Real Estate Blog

    Sep
    28

    Home appraisal value

    Before putting your home on the market you will need to get it appraised. Your home appraisal value is based on an array of factors. They each hold different weight when evaluating your home. The ultimate goal of a home appraisal is to place your home on the market fairly based on a comparable set of standards, and the surrounding area.

    Here are 13 Factors That Influence Your Home Appraisal Value:

    1. Location

    First, your home appraisal value is based on the location of the home. Different neighborhoods will increase the value of your home. Where your home is positioned in the neighborhood will also hold some weight. For example if you have a large lot in the back of the neighborhood it will be worth more than the corner lot parallel to the main road. The neighborhood’s value is based on multiple factors including its crime rate, how close it is to schools and hospitals, the neighboring school system’s rating and other surrounding amenities like beaches and parks.

    2. Structural Construction Materials and Updates

    Another factor that determines your home appraisal value is the construction materials used to build the foundation of your home. A house built more recently with modern materials, or updated to use modern materials will hold a higher value than a home that hasn’t been updated since it was originally built decades ago. Updating other materials like the roof, siding or windows will also add to your home appraisal value because they improve the overall efficiency and safety of the structure of the home.

    3. Age of the Home

    Historic home appraisal valueThe age of your home will also be a factor in your home appraisal value. A newer home won’t necessarily always be appraised higher than an older home. There are advantages to having a new and old home. New homes that were built within the last 10 to 20 years are less likely to have major issues, so are lower risk to buy and this will therefore increase the home appraisal value. Older homes that are located in historic districts or have been maintained fabulously for decades will also have a high appraisal.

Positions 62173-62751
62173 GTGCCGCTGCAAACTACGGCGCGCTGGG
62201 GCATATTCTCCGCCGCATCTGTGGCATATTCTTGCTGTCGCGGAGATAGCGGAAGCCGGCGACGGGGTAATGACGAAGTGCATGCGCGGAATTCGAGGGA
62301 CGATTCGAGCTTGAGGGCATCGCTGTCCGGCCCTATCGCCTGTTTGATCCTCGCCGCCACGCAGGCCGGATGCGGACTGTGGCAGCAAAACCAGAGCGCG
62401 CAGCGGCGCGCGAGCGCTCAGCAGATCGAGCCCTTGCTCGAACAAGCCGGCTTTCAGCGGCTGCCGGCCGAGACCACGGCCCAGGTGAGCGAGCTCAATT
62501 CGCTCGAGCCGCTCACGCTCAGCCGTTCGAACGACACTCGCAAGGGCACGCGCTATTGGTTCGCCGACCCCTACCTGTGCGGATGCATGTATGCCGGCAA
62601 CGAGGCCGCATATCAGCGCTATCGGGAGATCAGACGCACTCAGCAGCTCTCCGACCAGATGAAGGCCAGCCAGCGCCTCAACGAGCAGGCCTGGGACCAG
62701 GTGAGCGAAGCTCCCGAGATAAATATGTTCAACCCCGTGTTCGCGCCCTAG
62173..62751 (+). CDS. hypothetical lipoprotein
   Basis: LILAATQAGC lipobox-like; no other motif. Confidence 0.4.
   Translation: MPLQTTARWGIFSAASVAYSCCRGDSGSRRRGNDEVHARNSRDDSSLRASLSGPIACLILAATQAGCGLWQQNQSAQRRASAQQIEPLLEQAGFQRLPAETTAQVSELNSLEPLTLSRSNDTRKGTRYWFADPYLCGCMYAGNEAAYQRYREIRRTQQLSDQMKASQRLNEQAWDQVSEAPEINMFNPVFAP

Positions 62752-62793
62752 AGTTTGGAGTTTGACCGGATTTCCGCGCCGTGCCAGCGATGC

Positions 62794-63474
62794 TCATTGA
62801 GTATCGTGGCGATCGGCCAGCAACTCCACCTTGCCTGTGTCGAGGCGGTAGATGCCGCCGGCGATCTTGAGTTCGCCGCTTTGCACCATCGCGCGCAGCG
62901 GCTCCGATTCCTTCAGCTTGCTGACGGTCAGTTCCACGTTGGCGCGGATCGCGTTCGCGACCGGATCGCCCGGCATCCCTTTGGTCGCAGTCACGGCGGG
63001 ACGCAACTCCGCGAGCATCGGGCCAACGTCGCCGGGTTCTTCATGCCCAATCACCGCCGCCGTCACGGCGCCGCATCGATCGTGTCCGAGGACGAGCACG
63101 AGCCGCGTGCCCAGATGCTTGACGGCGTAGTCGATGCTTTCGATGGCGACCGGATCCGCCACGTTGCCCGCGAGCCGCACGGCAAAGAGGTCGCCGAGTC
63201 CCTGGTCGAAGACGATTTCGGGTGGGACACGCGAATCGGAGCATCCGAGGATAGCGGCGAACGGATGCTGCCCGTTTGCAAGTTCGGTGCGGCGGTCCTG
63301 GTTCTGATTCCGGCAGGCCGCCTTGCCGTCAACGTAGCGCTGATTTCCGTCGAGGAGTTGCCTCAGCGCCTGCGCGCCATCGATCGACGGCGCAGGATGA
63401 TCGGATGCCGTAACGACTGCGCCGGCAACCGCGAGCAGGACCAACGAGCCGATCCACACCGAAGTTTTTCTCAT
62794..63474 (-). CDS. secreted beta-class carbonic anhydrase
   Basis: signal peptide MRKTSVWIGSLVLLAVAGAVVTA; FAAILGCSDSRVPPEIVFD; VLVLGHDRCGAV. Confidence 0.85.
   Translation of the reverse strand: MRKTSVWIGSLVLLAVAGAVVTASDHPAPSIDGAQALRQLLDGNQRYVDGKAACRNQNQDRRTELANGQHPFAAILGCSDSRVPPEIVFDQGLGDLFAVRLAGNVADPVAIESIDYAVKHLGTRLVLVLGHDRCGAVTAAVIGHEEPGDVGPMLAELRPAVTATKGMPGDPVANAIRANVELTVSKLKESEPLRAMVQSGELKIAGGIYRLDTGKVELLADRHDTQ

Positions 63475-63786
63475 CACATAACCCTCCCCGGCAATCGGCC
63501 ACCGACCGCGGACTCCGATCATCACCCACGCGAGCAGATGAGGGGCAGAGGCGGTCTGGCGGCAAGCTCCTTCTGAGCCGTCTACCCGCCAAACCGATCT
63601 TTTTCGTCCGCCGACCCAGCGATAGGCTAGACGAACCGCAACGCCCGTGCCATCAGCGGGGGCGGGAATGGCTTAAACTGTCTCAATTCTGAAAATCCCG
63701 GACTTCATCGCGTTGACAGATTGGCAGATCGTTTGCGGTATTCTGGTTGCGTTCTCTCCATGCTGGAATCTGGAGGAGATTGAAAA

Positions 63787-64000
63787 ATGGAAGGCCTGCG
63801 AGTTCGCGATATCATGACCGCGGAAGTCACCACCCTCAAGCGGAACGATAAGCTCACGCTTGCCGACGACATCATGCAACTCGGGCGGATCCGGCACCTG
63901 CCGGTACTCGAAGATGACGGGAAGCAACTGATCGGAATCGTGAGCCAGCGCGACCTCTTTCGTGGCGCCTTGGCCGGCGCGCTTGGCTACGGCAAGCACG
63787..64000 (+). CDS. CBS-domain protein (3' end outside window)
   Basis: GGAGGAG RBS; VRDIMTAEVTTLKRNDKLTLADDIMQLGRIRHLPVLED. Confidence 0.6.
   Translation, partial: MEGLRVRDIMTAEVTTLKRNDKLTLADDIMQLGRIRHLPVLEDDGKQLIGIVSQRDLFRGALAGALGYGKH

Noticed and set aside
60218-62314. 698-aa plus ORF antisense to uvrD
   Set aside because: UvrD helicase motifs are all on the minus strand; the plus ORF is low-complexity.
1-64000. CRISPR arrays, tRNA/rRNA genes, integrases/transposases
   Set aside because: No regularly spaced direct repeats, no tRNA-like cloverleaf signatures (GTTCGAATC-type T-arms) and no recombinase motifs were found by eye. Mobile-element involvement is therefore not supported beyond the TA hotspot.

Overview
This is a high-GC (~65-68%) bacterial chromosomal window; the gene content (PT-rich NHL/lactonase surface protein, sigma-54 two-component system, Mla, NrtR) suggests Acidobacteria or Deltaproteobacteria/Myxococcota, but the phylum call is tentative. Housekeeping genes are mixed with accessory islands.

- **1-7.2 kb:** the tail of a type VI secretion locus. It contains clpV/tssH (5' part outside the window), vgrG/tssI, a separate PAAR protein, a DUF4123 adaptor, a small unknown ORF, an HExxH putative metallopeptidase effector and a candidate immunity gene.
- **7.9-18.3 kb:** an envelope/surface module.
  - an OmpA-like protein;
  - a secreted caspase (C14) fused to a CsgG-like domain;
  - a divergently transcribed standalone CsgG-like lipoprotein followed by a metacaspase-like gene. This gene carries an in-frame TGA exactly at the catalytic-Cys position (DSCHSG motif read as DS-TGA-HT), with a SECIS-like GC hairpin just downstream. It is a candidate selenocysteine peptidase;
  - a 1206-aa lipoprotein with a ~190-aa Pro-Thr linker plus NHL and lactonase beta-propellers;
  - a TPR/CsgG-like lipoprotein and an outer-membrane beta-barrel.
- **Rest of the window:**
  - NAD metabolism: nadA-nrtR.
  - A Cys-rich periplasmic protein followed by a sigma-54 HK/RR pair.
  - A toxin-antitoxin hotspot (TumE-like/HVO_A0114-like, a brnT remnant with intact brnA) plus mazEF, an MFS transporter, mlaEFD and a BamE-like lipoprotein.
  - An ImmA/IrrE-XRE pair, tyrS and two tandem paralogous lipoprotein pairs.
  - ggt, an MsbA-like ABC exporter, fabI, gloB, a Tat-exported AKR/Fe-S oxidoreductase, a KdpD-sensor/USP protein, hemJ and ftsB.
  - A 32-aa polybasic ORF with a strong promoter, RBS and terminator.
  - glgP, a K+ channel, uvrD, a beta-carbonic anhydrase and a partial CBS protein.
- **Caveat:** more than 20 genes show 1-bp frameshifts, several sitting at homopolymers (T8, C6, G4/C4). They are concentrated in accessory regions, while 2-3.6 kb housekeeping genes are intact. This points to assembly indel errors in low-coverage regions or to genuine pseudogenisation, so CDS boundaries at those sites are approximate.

4. Design Style of the Home

    Another area that will be evaluated to determine your home appraisal value is the overall design of the home. There are certain timeless home designs that will not affect the long term value of your home. However if you opt for trendy decor and overall finishes in your home it could be appraised at a lower value when it’s no longer in style. For example if your home was last updated in the 70s, and the finishes in the home reflect that, it may be appraised at a lower value because it does not appeal to all buyers.

    5. Curb Appeal

    The curb appeal and general landscaping of the home also impacts the home appraisal value. If your home lacks curb appeal it could lower the value of the home. On the other hand if your yard is filled with hard to care for plants and a hazardous dead tree this could also negatively affect your home appraisal value. It’s best to go with an easy to care for and clean landscape design to appeal to most buyers and increase your appraisal value.

    6. Number of Bedrooms

    The number of bedrooms your home has will also increase your home appraisal value. The home appraiser will compare your home to other homes in the area with the same number of bedrooms to make a value comparison.

    7. Number of Bathrooms